trentreviso last edited by
Thanks for the recipe, Kinsey!
I will be making this today.
All of it very true. Cornstarch and heat equals lumps. And to better minimize the "lump-ification" might be to beat the eggs, then add the mayo, then milk, then carefully stir in the cornstarch.
Although, I don't understand why add mayo at all. Is it to make it a bit more creamy? To give it some taste in place of salt?
trentreviso last edited by
I made "Hamburger Quiche" today!
I tried substituting Miracle Whip salad dressing for mayonnaise (because that's what I had) and cubes of cheddar for shredded cheese (again, because that's what I had). Neither change is recommended - stick to Kinsey's plan.
Thanks for the recipe, Kinsey!
Well, Kissinghunk, I'm a good cook but not a food scientist or a master chef. So I can only guess about the mayonnaise. My feeling would be that if you only used hamburger, you wouldn't have a "pie" you would have crumbles. So, the mayo, eggs, milk, cheese and cornstarch combine in a pleasing way, for taste as well as texture and for the mixture to stick together as any other pie would when sliced and served.
Hahah, I bet you are a good cook, fancydude. But, really, I was hoping the Original Poster would say why. The reason I asked was because I never heard of a quiche made with mayo. Sure, cream, watered milk powder, even whole milk, but this is the first time I've seen mayo acting as the smoother. It actually makes me think it would give more of an oily taste.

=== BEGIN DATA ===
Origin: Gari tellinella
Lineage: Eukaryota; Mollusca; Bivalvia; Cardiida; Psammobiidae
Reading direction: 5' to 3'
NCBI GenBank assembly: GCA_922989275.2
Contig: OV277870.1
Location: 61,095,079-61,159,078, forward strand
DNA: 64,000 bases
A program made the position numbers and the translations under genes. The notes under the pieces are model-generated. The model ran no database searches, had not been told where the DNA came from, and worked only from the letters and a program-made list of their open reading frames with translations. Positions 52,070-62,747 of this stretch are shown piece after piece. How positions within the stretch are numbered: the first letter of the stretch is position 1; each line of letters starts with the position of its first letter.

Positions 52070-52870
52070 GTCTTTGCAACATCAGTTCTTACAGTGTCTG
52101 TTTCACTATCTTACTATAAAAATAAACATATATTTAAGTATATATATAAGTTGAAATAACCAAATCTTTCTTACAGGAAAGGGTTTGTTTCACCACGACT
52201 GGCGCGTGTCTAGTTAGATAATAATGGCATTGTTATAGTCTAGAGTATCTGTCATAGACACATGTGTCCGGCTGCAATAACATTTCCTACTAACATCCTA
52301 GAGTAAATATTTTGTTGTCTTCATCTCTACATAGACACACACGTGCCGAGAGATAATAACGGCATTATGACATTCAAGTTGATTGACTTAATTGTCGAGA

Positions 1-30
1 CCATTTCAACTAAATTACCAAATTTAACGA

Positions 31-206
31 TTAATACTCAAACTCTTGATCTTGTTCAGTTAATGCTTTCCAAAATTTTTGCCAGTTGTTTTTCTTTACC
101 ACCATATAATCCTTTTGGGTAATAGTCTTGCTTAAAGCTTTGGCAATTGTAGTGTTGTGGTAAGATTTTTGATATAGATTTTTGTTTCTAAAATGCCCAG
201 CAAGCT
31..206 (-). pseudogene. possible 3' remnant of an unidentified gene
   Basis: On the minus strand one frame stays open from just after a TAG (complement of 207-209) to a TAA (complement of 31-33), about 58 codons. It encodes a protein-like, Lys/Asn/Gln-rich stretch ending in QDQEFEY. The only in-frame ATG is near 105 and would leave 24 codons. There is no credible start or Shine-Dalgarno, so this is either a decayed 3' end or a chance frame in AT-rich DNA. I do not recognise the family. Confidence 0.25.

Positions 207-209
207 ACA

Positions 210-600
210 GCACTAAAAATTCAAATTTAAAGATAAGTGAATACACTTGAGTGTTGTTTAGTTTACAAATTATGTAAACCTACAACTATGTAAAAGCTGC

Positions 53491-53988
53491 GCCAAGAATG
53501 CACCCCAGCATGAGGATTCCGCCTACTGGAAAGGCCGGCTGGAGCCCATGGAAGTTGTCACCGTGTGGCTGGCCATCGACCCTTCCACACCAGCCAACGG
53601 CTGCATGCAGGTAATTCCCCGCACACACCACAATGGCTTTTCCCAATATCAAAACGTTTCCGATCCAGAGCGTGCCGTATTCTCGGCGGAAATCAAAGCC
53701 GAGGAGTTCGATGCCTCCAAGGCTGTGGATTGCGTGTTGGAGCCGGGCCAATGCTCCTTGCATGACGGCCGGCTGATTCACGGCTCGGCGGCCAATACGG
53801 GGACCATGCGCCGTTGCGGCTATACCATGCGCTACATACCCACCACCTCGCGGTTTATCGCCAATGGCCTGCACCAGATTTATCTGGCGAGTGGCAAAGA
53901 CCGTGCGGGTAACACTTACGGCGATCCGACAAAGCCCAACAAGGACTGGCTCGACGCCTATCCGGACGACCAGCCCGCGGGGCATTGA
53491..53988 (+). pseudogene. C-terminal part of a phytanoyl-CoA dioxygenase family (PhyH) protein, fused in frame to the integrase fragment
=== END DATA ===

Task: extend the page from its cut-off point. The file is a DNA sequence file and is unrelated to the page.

trentreviso, I'd say better luck next time ;D. Maybe you should break up the cheese cubes so they would melt easier? (Or you could always get exactly what the recipe call for! ;))
I was hoping the Original Poster would say why.
I cannot remember when I got this recipe. I had it electronically instead of on paper, so it had to have been in the last 10 years.
I often make a recipe and perhaps modify amounts or add ingredients. I document the changes for later use – or in this case sharing.
So, admittedly, I do not know the exact whys and wherefores of using mayo instead of cream. I just know that it works. Sorry I cannot shed more light on this.
I have made this many times -- pretty much to spec -- and always been pleased.
I made this again last evening.
I do not know the reason behind cornstarch, but I followed this as posted and once again it was wonderful. A favorite of David and I.
What I did notice is quantities. We bought two regular pie crusts of 9 inches. The recipe seems to make more than one pie and less than two pies.
We poured it into the two pies and this worked. They weren't to the top, but this worked.
I would suggest in the future to modify the quantity of ingredients by 50% to make two pies or to reduce the quantity of ingredients to about 2/3's if making only one pie.
Once again, this recipe if followed is incredible.